Generational trauma, also known as intergenerational or ancestral trauma, refers to the passing down of biological, social, emotional, or mental distress from one generation to another within a family or community. Examples of generational trauma can originate from traumatic historical events such as war, oppression, natural disaster, or other difficult to endure experiences that have a profound and lasting impact on a particular group of people.
Before going any further, it is important to acknowledge that addressing generational trauma requires a multifaceted and context-specific approach. For example, if the trauma involves violence that is ongoing, efforts must first be made to stop the violence so that an individual or community is able to enter into a healing process. If trauma includes lack of access to resources or impacts of natural disasters, efforts should be made to invest in problem solving strategies to ensure that adequate needs are met.
It is not in the scope of this article to delve into the nuances of large-scale social, technical, and political actions needed to help address the circumstances referenced above. This article will, however, share a vastly overlooked perspective on generational trauma: how it affects movement and behavior and how to go about addressing it at a fundamental level. It is our hope that after reading this article, and hearing the stories shared below, you will have gained useful insight with understanding how to work towards healing generational trauma.
Examples of Generational Trauma and Its Effects on the Body
Generational trauma can result from a myriad of circumstances causing prolonged stress on a family or community. Some common factors that can contribute to the development of generational trauma include:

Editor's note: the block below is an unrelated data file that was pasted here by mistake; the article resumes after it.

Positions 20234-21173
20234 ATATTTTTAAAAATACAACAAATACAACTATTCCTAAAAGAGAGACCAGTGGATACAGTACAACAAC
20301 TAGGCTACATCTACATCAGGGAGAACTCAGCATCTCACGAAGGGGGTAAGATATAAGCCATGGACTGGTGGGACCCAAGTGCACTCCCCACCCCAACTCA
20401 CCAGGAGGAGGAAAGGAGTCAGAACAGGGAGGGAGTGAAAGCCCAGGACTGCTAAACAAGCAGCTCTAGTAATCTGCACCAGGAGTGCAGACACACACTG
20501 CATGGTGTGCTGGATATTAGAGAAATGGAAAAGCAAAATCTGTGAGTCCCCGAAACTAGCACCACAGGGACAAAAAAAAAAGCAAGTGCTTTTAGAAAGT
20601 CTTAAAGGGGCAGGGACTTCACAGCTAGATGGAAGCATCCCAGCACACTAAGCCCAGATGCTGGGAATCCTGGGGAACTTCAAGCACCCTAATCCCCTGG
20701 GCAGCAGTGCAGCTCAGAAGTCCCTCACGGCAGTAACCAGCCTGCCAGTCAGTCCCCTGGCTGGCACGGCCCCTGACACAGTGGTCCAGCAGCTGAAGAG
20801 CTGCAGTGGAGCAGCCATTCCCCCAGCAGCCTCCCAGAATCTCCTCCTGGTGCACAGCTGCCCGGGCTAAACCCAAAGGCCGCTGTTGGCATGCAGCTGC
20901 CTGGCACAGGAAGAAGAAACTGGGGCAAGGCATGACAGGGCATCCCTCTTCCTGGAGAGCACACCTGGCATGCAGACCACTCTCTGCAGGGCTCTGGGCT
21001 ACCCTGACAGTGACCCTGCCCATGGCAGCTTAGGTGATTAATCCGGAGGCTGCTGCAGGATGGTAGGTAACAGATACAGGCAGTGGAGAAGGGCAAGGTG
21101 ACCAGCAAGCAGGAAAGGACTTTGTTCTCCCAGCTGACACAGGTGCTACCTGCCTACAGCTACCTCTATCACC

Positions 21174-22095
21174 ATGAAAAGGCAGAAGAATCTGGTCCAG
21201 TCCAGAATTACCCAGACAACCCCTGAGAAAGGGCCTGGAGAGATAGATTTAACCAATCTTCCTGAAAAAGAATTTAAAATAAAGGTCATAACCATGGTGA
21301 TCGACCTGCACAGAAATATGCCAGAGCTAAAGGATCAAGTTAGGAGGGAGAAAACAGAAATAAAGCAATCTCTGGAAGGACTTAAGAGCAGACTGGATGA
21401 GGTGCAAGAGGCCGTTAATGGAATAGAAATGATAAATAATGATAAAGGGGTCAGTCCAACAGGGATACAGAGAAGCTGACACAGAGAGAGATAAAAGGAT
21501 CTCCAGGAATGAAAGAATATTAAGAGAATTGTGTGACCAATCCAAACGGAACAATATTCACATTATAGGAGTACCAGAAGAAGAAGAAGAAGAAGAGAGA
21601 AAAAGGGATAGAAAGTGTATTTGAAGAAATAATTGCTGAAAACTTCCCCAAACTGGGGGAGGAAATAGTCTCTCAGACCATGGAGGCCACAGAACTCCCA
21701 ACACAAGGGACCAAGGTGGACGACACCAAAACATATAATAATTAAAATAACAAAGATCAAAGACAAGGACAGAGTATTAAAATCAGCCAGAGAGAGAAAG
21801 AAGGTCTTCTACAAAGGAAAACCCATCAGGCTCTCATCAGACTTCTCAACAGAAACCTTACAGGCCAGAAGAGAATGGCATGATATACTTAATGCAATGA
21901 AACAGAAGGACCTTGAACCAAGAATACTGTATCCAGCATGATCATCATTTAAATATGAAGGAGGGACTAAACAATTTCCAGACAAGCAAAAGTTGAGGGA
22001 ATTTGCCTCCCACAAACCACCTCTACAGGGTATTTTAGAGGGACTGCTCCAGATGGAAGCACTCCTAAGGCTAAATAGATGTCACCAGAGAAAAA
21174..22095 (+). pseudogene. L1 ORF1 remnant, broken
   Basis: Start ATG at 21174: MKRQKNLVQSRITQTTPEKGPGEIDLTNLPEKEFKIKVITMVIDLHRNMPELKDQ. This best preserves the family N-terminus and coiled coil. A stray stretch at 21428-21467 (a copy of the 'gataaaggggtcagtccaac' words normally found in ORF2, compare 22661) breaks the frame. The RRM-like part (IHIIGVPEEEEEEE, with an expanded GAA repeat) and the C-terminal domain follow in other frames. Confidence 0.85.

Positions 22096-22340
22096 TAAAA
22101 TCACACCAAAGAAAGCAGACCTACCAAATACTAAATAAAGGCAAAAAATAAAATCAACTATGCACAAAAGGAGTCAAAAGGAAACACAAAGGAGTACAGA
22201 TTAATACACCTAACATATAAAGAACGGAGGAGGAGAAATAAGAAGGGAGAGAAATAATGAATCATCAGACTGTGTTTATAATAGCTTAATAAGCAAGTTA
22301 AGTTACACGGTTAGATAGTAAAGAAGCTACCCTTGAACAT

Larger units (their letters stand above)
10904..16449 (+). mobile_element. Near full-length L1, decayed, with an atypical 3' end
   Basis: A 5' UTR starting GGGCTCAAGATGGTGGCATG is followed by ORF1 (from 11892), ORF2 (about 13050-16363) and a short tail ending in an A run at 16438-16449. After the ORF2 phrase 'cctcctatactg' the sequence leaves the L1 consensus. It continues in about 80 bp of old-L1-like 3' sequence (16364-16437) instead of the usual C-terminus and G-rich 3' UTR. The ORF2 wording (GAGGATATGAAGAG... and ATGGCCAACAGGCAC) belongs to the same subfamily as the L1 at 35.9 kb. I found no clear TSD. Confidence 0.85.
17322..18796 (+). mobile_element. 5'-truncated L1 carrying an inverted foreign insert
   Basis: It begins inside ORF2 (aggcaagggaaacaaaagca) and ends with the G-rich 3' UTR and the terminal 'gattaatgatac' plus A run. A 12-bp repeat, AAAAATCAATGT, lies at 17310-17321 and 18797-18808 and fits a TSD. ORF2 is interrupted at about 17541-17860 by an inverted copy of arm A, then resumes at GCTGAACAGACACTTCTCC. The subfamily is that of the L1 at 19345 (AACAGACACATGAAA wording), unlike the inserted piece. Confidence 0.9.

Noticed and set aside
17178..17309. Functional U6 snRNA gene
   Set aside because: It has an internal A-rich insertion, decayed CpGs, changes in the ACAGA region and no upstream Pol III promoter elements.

- Historical traumatic events
- Systemic injustices and discrimination
- Economic/socioeconomic disparities
- Family and community separations, loss, or abandonment
- Unresolved grief and trauma
While there is no formal psychiatric diagnosis for generational trauma, it can provide a useful framework for understanding the transmission of patterns that can surface through families and communities:
- Behavioral patterns: using coping strategies (likely useful at one point but which in later contexts could be harmful) in attempts to manage unresolved pain
- Relationship difficulties: strained relationships, communication issues, difficulty forming secure attachments and trust with others
- Emotional and psychological distress: anxiety, depression, PTSD, and other mental health issues
Additionally, many people report physical sensations and discomfort associated with emotional trauma, some of which include:
- Muscular tension
- Dysregulation of the nervous system: such as feeling stuck in fight/flight or having symptoms of rapid heart rate or shallow breathing
- Digestive issues
- Chronic pain
- Sleep disturbances
- Autoimmune issues, cardiovascular effects, and other stress-related illnesses
Seeking Relief: A Path Toward Healing Generational Trauma
“All aspects of trauma have a physical manifestation built into them and if that trauma manifests itself over … generations then ultimately what you end up looking like is the reflection of that trauma that your predecessors were exposed to ... so until you do something to physically undo the trauma that your ancestors experienced, you’re never going to really overcome the trauma.”
- Naudi Aguilar
Enduring trauma is a destabilizing experience. As vast as the experiences of trauma can be (destruction of communities, abuse, abandonment, loss of lives, severe financial strife…), they all expose a lack of stability whether it be to safety, a roof over our heads, food, or secure relationships to nurture our development. Instability can create a whole host of challenges: anxiety, pain, and fear (to name just a few) and with that instability can arise the need to compensate.
Behaviorally we find ways to cope. Coping can be a brilliant way for our bodies to survive in the face of a stressor but it can also turn into destructive patterns far detached from the initial stressor; It was meant as something to help us get by when addressing the root cause of the stressor may not have been possible. When it comes to generational trauma, how many of us can identify ways in which we cope in the same ways our elder family members or peers do? It may be worth considering if this coping mechanism is still helpful or if it's something we now mindlessly do, adding to our degeneration.